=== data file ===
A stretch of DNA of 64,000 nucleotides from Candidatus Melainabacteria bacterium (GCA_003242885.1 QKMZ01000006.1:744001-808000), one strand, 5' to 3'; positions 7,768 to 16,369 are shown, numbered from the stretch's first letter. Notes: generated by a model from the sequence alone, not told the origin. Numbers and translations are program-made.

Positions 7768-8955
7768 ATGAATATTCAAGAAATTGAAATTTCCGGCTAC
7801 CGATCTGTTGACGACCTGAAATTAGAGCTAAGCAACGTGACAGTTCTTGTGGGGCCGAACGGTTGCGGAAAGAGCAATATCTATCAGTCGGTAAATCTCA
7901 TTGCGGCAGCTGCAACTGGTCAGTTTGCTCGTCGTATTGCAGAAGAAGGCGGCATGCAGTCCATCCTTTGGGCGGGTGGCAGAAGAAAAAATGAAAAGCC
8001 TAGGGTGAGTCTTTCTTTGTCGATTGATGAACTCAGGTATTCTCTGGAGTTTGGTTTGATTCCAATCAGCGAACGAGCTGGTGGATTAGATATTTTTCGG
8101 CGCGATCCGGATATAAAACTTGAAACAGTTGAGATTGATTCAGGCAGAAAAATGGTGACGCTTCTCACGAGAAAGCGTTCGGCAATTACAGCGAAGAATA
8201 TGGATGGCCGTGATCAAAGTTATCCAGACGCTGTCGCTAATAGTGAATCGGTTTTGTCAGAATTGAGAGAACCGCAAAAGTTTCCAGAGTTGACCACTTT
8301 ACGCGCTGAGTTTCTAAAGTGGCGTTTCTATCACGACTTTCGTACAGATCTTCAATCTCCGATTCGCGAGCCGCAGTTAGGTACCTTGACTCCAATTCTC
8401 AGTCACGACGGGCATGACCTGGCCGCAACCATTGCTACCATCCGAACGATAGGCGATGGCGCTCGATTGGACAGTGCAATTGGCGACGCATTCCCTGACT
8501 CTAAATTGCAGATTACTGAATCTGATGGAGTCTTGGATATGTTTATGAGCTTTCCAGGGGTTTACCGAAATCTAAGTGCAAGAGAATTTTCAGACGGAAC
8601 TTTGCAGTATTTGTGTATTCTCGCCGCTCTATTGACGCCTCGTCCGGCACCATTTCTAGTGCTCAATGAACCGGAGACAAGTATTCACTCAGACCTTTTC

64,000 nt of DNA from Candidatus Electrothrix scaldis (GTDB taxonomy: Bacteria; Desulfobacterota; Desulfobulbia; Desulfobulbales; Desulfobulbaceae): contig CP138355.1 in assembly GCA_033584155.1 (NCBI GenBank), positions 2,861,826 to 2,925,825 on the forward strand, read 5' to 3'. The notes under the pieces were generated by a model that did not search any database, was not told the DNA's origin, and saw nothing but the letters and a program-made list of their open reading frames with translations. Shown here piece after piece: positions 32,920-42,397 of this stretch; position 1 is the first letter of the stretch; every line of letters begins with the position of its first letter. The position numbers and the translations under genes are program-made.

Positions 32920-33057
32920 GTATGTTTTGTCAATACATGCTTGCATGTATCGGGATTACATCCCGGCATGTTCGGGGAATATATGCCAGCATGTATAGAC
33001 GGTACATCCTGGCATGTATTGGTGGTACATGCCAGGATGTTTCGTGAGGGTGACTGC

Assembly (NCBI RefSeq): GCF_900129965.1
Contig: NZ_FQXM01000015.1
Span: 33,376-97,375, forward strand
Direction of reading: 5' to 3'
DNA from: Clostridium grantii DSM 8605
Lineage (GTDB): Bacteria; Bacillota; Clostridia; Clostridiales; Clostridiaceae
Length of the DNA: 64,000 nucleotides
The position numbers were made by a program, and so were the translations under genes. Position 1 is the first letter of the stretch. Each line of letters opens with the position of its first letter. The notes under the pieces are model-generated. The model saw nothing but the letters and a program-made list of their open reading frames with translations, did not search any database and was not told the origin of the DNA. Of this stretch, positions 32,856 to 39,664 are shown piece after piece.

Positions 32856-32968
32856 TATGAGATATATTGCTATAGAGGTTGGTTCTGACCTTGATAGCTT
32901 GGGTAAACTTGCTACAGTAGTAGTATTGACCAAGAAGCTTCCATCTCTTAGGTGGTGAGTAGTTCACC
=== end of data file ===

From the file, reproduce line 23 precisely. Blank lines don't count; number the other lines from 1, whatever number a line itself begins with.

Length of the DNA: 64,000 nucleotides